“Pray continually” (1 Thessalonians 5:17).

 

Prayer: Heavenly Father, I humbly submit to You and seek Your face for wisdom to be a dad who loves my children in a way that makes them feel loved well, in Jesus’ name, amen.

 

Application: What interests my child that I can show an interest in with them?

 

Related Readings: Nehemiah 2:4, 9:5-36; Jonah 2:2-9; Luke 18:1-8; 1 Timothy 2:8

Imperfect Fathers 

Jesus continued: “There was a man who had two sons. The younger one said to his father, ‘Father, give me my share of the estate.” So he divided his property between them. Luke 15:11-12 

 

All fathers are a work in process—none perfect, no not one. Boy, do I still feel this—even though my oldest child is 33 years old! I prayed Rebekah (our first child) would have extra patience since I was always practicing on her. Often trial and error (she might say terror!) was my approach to fatherhood. I often questioned myself, “Was I too strict?” “Did I balance firmness with fun?” Fortunately, God filled the gaps of my inadequacies. His grace became our family’s relational glue. My imperfection as a father keeps me dependent on my heavenly Father.

 

Jesus describes a man with two sons. So, we know from the outset this dad, like the rest of us, was a flawed father. No doubt he tried to do the best with what he had. But the pressure of raising two very different boys was real and raw. One day he faced the challenge of how to respond to the disrespectful demand of his youngest son. The dad decided to give both boys their inheritance, knowing they might not be ready. The younger squandered his stuff and the oldest grew self-righteous. What looked like a major parenting blunder—turned out to be a decision that brought the youngest back to God. Imperfect fathers trust the Lord to bring about His perfect plan.

 

“For a son dishonors his father… But as for me, I watch in hope for the Lord, I wait for God my Savior; my God will hear me” (Micah 7:6-7).

 

Do you feel overwhelmed with your responsibilities as a dad? The day in and day out energy it takes to love and lead your little ones takes much more out of you than you ever imagined. One thing is for certain: you can’t be your best without learning from the best. Alone you may be a better father than some, but with the help of others, you can become a better dad than most. So, invite three other dads for coffee and discuss booksand scripture about parenting. Set the tone by being vulnerable about your own insecurities. Imperfect fathers learn from imperfect fathers.

 

Above all, as imperfect earthly fathers, we lean into our perfect heavenly Father. He takes our best efforts and carries out His will. He takes our mistakes and teaches us humility. He takes our weaknesses and makes us strong in Him. Our imperfections are not an excuse to plateau as a parent. We keep learning. We ask forgiveness from our child. We pray with our child. We play with our child. When we are honest about our fears and struggles we create an environment of open communication. Fathers fail when they quit, but they succeed when they stay engaged with their child and with Christ. Fatherhood is not for the faint of heart, but it is for a heart of faith.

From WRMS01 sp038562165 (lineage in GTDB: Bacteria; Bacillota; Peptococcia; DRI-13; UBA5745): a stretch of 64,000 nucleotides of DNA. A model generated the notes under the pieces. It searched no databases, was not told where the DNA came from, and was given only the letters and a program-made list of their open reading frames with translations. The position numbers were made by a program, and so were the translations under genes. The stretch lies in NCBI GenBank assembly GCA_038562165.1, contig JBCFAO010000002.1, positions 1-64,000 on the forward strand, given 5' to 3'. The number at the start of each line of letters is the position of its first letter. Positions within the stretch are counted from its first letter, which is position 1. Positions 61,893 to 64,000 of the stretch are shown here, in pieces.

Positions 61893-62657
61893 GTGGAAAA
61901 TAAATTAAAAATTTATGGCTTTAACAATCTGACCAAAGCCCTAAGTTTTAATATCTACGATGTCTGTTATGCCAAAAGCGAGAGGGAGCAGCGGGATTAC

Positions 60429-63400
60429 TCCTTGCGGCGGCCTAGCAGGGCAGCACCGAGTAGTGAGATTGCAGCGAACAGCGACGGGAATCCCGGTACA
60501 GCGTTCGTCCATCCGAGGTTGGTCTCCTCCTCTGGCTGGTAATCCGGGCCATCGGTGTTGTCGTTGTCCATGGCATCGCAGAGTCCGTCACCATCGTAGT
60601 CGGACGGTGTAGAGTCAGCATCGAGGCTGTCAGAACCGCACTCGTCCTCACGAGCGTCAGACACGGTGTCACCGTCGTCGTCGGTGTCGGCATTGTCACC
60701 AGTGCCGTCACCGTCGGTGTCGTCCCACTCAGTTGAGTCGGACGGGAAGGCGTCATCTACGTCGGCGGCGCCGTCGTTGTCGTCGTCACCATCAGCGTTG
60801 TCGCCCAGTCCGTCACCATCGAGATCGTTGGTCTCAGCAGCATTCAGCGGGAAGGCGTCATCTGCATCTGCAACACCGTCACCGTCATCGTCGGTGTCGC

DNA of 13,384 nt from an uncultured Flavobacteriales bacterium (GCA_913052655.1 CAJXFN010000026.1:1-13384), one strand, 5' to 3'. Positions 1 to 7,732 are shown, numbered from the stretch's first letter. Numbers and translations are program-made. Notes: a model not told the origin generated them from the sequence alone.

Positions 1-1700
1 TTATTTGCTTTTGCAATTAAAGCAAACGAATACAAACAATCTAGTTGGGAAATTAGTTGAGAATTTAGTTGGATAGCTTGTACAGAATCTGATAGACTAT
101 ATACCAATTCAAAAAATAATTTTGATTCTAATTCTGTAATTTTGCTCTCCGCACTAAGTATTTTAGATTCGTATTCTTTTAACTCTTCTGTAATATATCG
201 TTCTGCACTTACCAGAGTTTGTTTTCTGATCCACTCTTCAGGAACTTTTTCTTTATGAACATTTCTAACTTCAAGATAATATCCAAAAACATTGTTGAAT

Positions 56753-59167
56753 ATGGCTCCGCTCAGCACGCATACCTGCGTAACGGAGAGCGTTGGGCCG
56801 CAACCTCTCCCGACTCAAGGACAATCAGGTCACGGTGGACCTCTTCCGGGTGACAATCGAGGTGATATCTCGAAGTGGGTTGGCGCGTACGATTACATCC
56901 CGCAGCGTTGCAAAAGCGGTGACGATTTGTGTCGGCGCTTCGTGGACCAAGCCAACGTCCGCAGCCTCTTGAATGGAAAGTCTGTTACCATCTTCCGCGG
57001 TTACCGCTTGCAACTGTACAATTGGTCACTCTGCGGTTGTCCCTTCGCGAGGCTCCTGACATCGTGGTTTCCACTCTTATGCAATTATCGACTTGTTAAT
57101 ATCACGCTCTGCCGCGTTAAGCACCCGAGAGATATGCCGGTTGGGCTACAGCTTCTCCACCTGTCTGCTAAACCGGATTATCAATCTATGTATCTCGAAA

“As a father has compassion on his children, so the Lord has compassion on those who fear him” (Psalm 103:13).

 

Prayer: Heavenly Father, keep me in the process of receiving your perfect love and grace.

 

Application: What dad is a few years ahead of me who I can learn from? Consider listening to Andy Stanley’s interview of Boyd Bailey on Relating to a Distant Dad.

 

Related Readings: Proverbs 23:24, 30:11; Luke 11:11; 1 Corinthians 4:15; Ephesians 6:4

Praying in Faith

Hebrews 11:1 says, “Now faith is the assurance of things hoped for, the conviction of things not seen.”Faith is the undercurrent of everything we do as followers of Jesus. Without faith we lose all that Christ died to give us while here on earth. It is by faith we access the peace, joy, guidance, love, and purpose that comes from restored relationship with our heavenly Father. As we seek an increase in faith in response to God’s faithfulness this week, may you experience a greater depth of intimacy with your living, Almighty, and loving heavenly Father.

“Have faith in God. Truly, I say to you, whoever says to this mountain, ‘Be taken up and thrown into the sea,’ and does not doubt in his heart, but believes that what he says will come to pass, it will be done for him. Therefore I tell you, whatever you ask in prayer, believe that you have received it, and it will be yours.”